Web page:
"Cabbagetown might be one of Toronto's most exclusive neighbourhoods but you'd never know it from strolling down its main drag. A jumble of discount stores and cheap coffee shops that attract the down-on-their luck and the just plain unlucky, Parliament (Street) is the polar opposite of the leafy avenues lined with million-dollar piles only a block away."


Cabbagetown businesses along Carlton Street

Predominantly liberal, the neighbourhood is home to many artists, musicians, journalists and writers. Other residents include professors, doctors and social workers, many affiliated with the nearby University of Toronto. Former Conservative prime minister Brian Mulroney railed against his trendy Cabbagetown opponents on The Secret Mulroney Tapes -- conversations with journalist Peter C. Newman.

Celebrities who have at some time been residents of Cabbagetown include:

As part of a project called 'Cabbagetown People', historical plaques have been placed on noteworthy homes. A map of the locations has been erected in Riverdale Park West, and an indexof the addresses, with the names of the former residents, is posted on a website devoted to this project. The people listed include:

Original boundaries

The original boundaries of Cabbagetown were:

  • Gerrard Street to the north
  • Queen Street to the south
  • Parliament Street to the west
  • the Don River to the east

Prior to the government housing that replaced much of the original housing beginning in the 1940s, Cabbagetown encompassed the current neighbourhoods of Moss Park, Regent Park and Trefann Court.

Current boundaries

Cabbagetown's current boundaries may be broadly defined as:

  • Gerrard Street to the south (east of Parliament)
  • Shuter Street to the south (between Sherbourne St. and Parliament St.)
  • St. James Cemetery to the north (east of Parliament St.)
  • Wellesley Street East to the north (between Sherbourne St. and Parliament St.)
  • Sherbourne Street to the west
  • the Don River to the east.


Winchester Jr & Sr Public School is a public elementary and middle school on Prospect St. This is one of the largest number of students in the South District. The school provides French Immersion, Toddler Learning Centre and they partner in an after school program with Cabbagetown Community Centre. This school is over a hundred & twenty five years old. Winchester School Community Garden is Green Thumbs Growing Kids’ flagship school food garden.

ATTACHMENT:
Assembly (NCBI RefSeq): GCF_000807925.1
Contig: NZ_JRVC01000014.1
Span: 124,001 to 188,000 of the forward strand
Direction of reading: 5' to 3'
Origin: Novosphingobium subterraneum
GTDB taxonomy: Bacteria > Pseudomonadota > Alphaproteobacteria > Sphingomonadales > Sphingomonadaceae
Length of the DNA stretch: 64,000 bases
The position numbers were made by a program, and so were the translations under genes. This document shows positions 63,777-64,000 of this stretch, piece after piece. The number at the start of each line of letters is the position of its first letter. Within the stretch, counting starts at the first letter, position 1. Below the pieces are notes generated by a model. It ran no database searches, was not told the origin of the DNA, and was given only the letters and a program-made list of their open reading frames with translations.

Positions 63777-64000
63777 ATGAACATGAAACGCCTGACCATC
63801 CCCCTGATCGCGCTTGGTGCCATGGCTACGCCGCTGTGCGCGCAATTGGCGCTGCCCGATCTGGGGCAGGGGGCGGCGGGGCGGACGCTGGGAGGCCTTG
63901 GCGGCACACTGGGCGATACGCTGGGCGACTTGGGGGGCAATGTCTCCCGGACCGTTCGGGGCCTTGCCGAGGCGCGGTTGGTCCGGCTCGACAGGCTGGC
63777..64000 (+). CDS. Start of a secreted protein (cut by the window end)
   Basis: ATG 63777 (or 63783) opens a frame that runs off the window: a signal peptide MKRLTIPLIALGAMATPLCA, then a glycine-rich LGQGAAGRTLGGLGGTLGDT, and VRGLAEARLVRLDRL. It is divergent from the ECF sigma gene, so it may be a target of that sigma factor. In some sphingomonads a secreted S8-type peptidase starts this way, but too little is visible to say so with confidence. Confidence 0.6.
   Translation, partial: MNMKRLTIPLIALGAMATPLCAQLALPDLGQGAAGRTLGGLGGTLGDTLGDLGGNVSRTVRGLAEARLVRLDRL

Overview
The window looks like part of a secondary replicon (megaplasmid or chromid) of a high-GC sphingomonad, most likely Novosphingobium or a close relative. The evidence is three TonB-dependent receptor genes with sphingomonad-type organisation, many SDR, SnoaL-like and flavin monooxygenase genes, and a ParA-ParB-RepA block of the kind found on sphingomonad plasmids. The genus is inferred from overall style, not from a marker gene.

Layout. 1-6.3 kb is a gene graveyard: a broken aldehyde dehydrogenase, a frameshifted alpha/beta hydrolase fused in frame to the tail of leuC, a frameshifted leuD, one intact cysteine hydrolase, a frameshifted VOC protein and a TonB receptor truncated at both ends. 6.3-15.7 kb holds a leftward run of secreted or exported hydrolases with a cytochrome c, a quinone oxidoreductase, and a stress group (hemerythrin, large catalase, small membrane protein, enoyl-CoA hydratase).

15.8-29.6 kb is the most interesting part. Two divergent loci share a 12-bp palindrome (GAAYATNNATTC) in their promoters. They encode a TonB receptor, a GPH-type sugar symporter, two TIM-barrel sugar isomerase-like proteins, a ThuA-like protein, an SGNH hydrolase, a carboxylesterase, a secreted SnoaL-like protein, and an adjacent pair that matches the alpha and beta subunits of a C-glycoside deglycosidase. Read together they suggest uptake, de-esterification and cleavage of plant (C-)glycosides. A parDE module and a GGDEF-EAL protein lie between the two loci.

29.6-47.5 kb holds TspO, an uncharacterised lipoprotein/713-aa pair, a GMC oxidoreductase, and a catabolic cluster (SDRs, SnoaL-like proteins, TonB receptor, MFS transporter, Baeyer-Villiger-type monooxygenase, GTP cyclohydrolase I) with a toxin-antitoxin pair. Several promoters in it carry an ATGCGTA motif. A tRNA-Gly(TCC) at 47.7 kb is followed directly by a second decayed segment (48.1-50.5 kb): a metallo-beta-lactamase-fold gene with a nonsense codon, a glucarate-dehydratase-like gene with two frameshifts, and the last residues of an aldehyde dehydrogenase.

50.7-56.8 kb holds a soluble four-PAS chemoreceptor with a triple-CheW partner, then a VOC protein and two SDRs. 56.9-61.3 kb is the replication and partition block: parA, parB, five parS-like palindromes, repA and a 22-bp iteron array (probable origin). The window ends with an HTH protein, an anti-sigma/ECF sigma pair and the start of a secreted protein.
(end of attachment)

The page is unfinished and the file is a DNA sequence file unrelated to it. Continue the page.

Community associations


Aberdeen Avenue Residents' Group

The residents of Aberdeen Avenue, named for Lord Aberdeen, Governor General of Canada 1893-1898, and his wife Lady Ishbel Aberdeen, established an active community association in 2006, the Aberdeen Avenue Residents' Group (AARG) to address issues unique to this Cabbagetown location.

Don Vale Cabbagetown Residents Association

The Don Vale Cabbagetown Residents Association (DVCRA) was originally established in 1967, according to its website. It states its purpose to be protecting and improving the general quality of life and character of the community. The association defines its western boundary as Parliament Street.

Cabbagetown South Association

The area between Sherbourne St. and Parliament St., from Shuter St. to Carlton St. has its own residents' association, Cabbagetown South Association. Cabbagetown South Association was formed in 2002 from the amalgamation of Central Cabbagetown Residents Association (CENTRA), which previously represented the part of Cabbagetown South that is north of Gerrard Street E., and the Seaton Ontario Berkeley Residents Association (SOBRA), which previously represented those streets south of Gerrard Street E.

Cabbagetown Preservation Association

The Cabbagetown Preservation Association (CPA) was founded in 1988 to preserve the architectural integrity and historic character of the Cabbagetown neighbourhood, and initiated the establishment of the Heritage Conservation District (see below).

Old Cabbagetown Business Improvement Area

Old Cabbagetown Business Improvement Area (OCBIA) is an association of local businesses that describes its mission as:

  • To serve our members and our community
  • To encourage specialized & profitable business appropriate to our community
  • To preserve and enhance our historic streetscapes

They are the prime organizers of the fall Cabbagetown festival.

The Cabbagetown Laneway Association

The Cabbagetown Laneway Association is designed as a cooperative and cross-functional space for individuals and groups through which to communicate on topics related to the historic laneways of Cabbagetown.

Guided by the basic principles of civic engagement, strategic project management, human asset management and community outreach, the focus of the amalgam is to put the Victorian plan to better use by addressing matters of public concern.

Individuals and/or groups interested in volunteering to a variety of laneway initiatives are invited to join The Cabbagetown Laneway Association. The association is active on Facebook.

Heritage Conservation District